The latest push in the burgeoning psychedelic industry is to lose the whole pesky “psychedelic” element, and it has a surprise backer in the late Bob Marley.
The shroom industry is calling them “functional mushrooms”—a tip of the spear marketing move attempting to legitimize the image of fungi as medicine, without promising far-out, potentially transformative trips that most people associate with psychedelics.
Just what are “functional mushrooms”? They’re basically legal fungi supplements boasting various health benefits, none of which are hallucinatory, mind-expanding, or especially psychedelic in nature.
But Silo Wellness, a Canadian-based company that currently offers a range of guided magic mushroom retreats in the coastal resort mecca of Montego Bay, Jamaica (where many psychedelic drugs are legal), is hoping these shroomy supplements can help capture the emerging psychedelic market, valued at roughly US$4.5 billion as of 2020. And they’re doing this with celebrity brand recognition.
Silo has partnered with the family of the late reggae pioneer Bob Marley to launch Marley One, a functional mushroom line—tinctures incorporating mushrooms such as lion’s mane, chaga, and reishi—while eyeing an eventual, legal, psychedelic product. As Silo CEO Douglas K. Gordon describes it, in terms consistent with Marley’s own Rastafarian beliefs, “It goes more to plant medicine; it goes more to mindfulness. It goes more to embracing the fact that the Earth has its own capacity for healing.”
Rita Marley (who prefers to be addressed as Mrs. Marley), widow of the late Bob, echoes these sentiments in a statement. “Bob and I followed a strict natural diet that included mushrooms of all kinds,” Ms. Marley said. “We were always mindful of what we consumed and held a deep respect for nature’s bounty—knowing that what we take from the Earth and put into our bodies affects our minds and spirits, too.”
Mindful eating and respect for nature: that’s all well and good. But where do the psychedelics fit in? Excepting, of course, the worshipful use of cannabis (or ganja) as a sacrament, Rastafarianism generally abhors the consumption of other drugs. The only reference I could track down to Bob Marley himself speaking about psychedelics was in a September 1976 issue of High Times magazine. Asked if he has ever taken LSD, Marley responded: “Me hear ‘bout people who do it. No, me meet people who do it, an’ dem tell me.”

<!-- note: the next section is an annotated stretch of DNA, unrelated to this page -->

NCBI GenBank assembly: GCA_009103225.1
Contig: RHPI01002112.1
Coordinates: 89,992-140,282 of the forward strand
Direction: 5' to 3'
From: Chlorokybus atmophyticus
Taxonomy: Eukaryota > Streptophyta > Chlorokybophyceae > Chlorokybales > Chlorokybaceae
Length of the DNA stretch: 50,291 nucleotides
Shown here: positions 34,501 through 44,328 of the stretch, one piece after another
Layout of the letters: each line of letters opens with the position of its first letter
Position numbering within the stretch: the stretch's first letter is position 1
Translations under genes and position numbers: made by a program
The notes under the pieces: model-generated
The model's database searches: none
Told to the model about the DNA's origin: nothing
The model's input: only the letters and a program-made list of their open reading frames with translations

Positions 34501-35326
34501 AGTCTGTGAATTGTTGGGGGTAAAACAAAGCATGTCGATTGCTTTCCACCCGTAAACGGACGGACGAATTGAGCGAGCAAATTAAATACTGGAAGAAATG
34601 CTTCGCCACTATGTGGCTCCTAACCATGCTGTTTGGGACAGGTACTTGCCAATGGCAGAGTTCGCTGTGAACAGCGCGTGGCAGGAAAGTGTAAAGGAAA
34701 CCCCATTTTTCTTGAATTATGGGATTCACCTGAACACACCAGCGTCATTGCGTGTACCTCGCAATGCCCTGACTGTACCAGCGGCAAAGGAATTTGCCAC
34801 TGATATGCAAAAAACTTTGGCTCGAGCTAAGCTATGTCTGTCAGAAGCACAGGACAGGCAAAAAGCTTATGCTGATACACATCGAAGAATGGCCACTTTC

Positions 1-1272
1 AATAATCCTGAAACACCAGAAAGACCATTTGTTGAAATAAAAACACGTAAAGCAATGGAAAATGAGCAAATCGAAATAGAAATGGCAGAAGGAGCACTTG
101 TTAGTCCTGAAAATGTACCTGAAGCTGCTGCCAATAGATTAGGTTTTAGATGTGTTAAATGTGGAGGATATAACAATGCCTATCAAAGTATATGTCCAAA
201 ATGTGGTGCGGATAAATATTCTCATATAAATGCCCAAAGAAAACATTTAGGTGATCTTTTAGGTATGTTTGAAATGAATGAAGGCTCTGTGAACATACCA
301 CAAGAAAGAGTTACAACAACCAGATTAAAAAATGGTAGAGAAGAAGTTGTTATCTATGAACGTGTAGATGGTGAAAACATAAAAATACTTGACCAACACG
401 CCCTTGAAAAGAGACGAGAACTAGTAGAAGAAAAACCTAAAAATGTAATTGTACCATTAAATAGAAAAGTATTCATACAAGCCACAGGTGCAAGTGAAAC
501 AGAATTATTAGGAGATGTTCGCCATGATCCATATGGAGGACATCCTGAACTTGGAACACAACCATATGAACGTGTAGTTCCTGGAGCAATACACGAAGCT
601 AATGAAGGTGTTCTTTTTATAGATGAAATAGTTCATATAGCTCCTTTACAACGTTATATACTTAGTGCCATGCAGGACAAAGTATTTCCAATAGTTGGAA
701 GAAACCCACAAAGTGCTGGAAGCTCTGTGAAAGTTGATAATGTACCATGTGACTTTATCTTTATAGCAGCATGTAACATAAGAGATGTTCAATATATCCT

But attitudes around psychedelics are changing rapidly. And so, it follows, some Rastafarian attitudes may well be changing with them.
“Modern science is slow,” Mrs. Marley wrote. “Only now is it catching up with what Indigenous communities and practitioners have known to be true for millennia… From a Rastafarian perspective, I don’t discriminate. We honor and respect all of nature’s bounty that Jah has blessed us with and whether through ganja or fungi, we seek, above all, a greater oneness with the world around us.”
The Silo-Marley partnership speaks to ways in which the ongoing “shroom boom” seems to be following from the cannabis playbook. In many ways, comparisons between psilocybin and cannabis are, at a chemical level, largely useless. They’re different drugs, with wildly different effects and applications. Still, in the (still largely hypothetical) marketplace of legal shrooms, it helps to think of functional mushrooms as the CBD to psilocybin’s THC: a kissing cousin, with (alleged) medical and therapeutic benefits, useful largely as a way of destigmatizing the use of a more potent compound.
Gordon, himself a veteran of medicinal CBD, draws the comparison. “We looked at the lessons from the cannabis and CBD landscape,” he said. “We have that final mile to the consumer; we have a brand that they can understand, they can believe in, and they’re curious to find out more.”
On the one hand, functional mushrooms can seem like training wheels, acclimating users to the very idea of consuming fungi, and fostering curiosity about the effects profile of psychedelic mushrooms. On another, they can feel a bit like they’re stealing psychedelic valour: benefitting from the ever-building buzz around the benefits of psychedelics, while offering none of those same benefits. Really, these fungi supplements aren’t much different from medicinal mushrooms one might find at Asian supermarkets or herbal supplements stores. Just, you know, trippier. Or at least trippier-seeming. And it remains unclear just how much demand there is for such products from consumers.
The Marleys—who currently lend their name and iconic branding to a cannabis line, a coffee company, and a range of BlueTooth speakers and earbud headphones, and who, in 2017, appointed Rohan Marley as family’s own “brand ambassador”—aren’t the only ones moving into the “functional mushroom” space. Rapper and weed entrepreneur Berner, the guy behind the U.S.-based cannabis brand Cookies, recently launched Caps By Cookies, a CBD/functional mushroom with distinctly psychedelic branding, despite its lack of psychedelic outcomes.
Denver-based Mydecine, another player attempting to capitalize on the increased legitimacy afforded psychedelics, is developing function mushroom products as another potentially lucrative skew. Last week, Vancouver-based NeonMind unveiled a line of branded functional mushroom-infused coffee products.
It’s an interesting play, suggesting the widespread beshrooming of a whole sector of the health and wellness industries. But anyone hoping for a proper, psychedelic, totally legal, Marley-approved trip will have to wait for actual psilocybin mushrooms to enter the legal market, still some time away even in drug progressive places like Canada (and some U.S. states). For the super eager, there’s always those swanky Montego Bay retreats, replete with guided psychedelic sessions. Bob Marley claimed that “herb is the healing of the nation.” For his family, fungus now seems to work that same magic.
Follow John Semley on Twitter.